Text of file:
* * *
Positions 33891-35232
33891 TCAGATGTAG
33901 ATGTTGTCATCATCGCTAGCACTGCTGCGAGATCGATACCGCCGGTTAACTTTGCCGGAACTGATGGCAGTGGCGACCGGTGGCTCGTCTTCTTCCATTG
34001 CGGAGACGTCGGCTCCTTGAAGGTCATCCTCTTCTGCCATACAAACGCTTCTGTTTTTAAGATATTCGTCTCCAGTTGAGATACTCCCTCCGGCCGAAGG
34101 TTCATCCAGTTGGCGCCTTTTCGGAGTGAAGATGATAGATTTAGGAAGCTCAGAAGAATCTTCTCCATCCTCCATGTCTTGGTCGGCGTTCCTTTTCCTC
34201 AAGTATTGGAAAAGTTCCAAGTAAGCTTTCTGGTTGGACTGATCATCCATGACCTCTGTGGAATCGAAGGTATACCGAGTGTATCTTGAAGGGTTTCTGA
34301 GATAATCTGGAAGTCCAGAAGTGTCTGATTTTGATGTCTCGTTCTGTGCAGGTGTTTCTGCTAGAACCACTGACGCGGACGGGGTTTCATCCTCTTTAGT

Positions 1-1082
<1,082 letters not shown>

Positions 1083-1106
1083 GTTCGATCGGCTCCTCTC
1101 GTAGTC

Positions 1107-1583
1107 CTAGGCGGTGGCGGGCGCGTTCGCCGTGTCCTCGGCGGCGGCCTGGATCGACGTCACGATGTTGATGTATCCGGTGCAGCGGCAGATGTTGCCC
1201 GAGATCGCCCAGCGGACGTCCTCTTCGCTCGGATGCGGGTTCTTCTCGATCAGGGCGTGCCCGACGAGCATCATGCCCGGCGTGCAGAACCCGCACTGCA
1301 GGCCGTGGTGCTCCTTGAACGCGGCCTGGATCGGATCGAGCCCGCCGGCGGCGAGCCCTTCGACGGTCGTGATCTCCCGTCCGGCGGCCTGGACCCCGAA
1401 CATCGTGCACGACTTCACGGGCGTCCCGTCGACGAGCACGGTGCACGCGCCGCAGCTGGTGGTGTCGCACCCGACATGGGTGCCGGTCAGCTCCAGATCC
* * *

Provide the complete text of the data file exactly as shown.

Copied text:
Positions 33891-35232
33891 TCAGATGTAG
33901 ATGTTGTCATCATCGCTAGCACTGCTGCGAGATCGATACCGCCGGTTAACTTTGCCGGAACTGATGGCAGTGGCGACCGGTGGCTCGTCTTCTTCCATTG
34001 CGGAGACGTCGGCTCCTTGAAGGTCATCCTCTTCTGCCATACAAACGCTTCTGTTTTTAAGATATTCGTCTCCAGTTGAGATACTCCCTCCGGCCGAAGG
34101 TTCATCCAGTTGGCGCCTTTTCGGAGTGAAGATGATAGATTTAGGAAGCTCAGAAGAATCTTCTCCATCCTCCATGTCTTGGTCGGCGTTCCTTTTCCTC
34201 AAGTATTGGAAAAGTTCCAAGTAAGCTTTCTGGTTGGACTGATCATCCATGACCTCTGTGGAATCGAAGGTATACCGAGTGTATCTTGAAGGGTTTCTGA
34301 GATAATCTGGAAGTCCAGAAGTGTCTGATTTTGATGTCTCGTTCTGTGCAGGTGTTTCTGCTAGAACCACTGACGCGGACGGGGTTTCATCCTCTTTAGT

Positions 1-1082
<1,082 letters not shown>

Positions 1083-1106
1083 GTTCGATCGGCTCCTCTC
1101 GTAGTC

Positions 1107-1583
1107 CTAGGCGGTGGCGGGCGCGTTCGCCGTGTCCTCGGCGGCGGCCTGGATCGACGTCACGATGTTGATGTATCCGGTGCAGCGGCAGATGTTGCCC
1201 GAGATCGCCCAGCGGACGTCCTCTTCGCTCGGATGCGGGTTCTTCTCGATCAGGGCGTGCCCGACGAGCATCATGCCCGGCGTGCAGAACCCGCACTGCA
1301 GGCCGTGGTGCTCCTTGAACGCGGCCTGGATCGGATCGAGCCCGCCGGCGGCGAGCCCTTCGACGGTCGTGATCTCCCGTCCGGCGGCCTGGACCCCGAA
1401 CATCGTGCACGACTTCACGGGCGTCCCGTCGACGAGCACGGTGCACGCGCCGCAGCTGGTGGTGTCGCACCCGACATGGGTGCCGGTCAGCTCCAGATCC